• xUnit-style with setup/teardown methods. It is supported by the majority of frameworks and looks like the most universal way to initialize testing environment. Yet it's somewhat verbose and makes you either repeat yourself, or develop extensive set of helper functions, or hierarchy of test classes, or invent something else to ensure you keep DRY, and your tests are readable and manageable.
  • py.test-style, when you inject dependencies in a test functions by passing parameters in it. The py.test magic instantiates objects for you and calls a test function by passing them as arguments. It's good, because it's reusable and granular, but it's not very flexible: there is no easy way to pass parameters to a py.test fixture function.

Now, there is another way to make the same. The approach we propose is to create fixtures roughly the way we did it for py.test -- a function per fixture, and to use it the way how the Michael Foord's mock manages the lifespan of patches it applies -- with context managers, function decorators or start/stop methods.

So, without further ado, a short usage example which explains better than thousands of words. The library should work with py.test, nose or unittest.

# import global instance
from resources import resources

# register resource named "user" by defining a function with the same
# name. The function must have exactly one "yield" construction and is
# used both to set up and tear down the fixtures

def user(email='joe@example.com', password='password', username='Joe'):
    user = User.objects.create(email=email, password=password, username=username)
        yield user

# use resource with an automatically created "user_ctx" context manager
def test_user_properties():
    with resources.user_ctx() as user:
        # the resource will be available as an assignment target
        # of the "with"-construction
        assert user.username == 'Joe'
        # it's also stored in the "resources" global object
        assert resources.user.username == 'Joe'
    # instances doesn't exist and isn't accessible anymore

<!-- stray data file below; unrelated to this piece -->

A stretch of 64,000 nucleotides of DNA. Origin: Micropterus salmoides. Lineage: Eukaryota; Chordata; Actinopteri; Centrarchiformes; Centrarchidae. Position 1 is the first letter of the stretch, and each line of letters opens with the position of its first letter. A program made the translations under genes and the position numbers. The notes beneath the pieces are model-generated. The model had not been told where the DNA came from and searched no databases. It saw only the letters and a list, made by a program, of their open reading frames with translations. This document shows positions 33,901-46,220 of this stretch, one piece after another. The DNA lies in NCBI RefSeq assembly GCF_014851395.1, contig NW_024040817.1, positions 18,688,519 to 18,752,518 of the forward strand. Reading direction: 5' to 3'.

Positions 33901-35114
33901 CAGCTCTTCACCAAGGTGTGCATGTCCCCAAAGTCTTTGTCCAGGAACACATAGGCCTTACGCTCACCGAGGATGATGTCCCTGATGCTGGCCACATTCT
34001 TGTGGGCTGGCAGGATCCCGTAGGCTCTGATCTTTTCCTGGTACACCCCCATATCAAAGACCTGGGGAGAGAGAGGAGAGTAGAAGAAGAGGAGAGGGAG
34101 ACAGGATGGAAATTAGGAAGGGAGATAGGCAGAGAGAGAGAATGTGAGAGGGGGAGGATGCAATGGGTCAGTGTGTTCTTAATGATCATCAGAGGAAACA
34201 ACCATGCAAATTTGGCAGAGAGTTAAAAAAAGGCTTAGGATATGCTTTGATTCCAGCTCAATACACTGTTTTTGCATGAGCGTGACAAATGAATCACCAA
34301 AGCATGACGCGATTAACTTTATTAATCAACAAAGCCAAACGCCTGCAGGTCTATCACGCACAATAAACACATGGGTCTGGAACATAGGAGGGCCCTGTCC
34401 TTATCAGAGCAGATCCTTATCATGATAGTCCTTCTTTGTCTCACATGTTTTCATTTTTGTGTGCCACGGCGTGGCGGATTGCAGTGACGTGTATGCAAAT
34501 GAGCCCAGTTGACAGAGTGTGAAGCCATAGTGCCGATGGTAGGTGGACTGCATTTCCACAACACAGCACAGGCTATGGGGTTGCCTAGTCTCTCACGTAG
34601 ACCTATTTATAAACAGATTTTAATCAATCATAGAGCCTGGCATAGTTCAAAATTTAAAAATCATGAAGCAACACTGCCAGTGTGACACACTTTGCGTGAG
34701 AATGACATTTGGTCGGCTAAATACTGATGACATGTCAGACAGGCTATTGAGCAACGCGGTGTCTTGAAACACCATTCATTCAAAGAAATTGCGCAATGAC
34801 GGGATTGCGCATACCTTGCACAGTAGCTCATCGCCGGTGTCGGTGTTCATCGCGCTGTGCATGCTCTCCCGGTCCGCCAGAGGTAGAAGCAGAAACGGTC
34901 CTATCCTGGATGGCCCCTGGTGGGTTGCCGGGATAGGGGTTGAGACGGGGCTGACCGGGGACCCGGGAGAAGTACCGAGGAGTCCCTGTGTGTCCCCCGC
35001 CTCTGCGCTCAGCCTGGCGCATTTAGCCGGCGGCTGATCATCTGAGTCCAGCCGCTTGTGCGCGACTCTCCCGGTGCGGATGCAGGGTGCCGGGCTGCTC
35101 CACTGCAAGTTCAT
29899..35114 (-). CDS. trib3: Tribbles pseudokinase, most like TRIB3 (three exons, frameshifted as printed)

assert not hasattr(resources, 'user')

It's a very basic example, though. If you feel like it may be useful for you, feel free to visit the github page and to read the README we created especially for this purpose.



Fresh soft for your Amazon AMI. Part 2. Publishing your own work.


This is the second and last part of the series "Fresh soft for your Amazon AMI". In this post aim to explain how you can re-build srpm package to a new version using mock and git, and how you can publish your own yum repository.

Feel free to address Part 1. Stealing from Fedora, where I describe how you can get the source package from Fedora and rebuild it.

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Fresh soft for your Amazon AMI. Part 1. Stealing from Fedora


I recently started using Amazon Linux AMI as the main platform for deployment. So far I used Debian and Ubuntu distributions for long time, and very soon I was disappointed how outdated some software, provided by standard Amazon Linux AMI and EPEL repositories is.

Then I decided to to find out, how easy is to build your own software for Amazon Linux AMI. Luckily, it turned out to be easier, when you don't start from scratch, but use existing packages as a leverage. Here and in the Part 2. Publishing your own work I share my experience.

These instructions should work for all RHEL-based distributions, and to build rpm packages for CentOS in particular.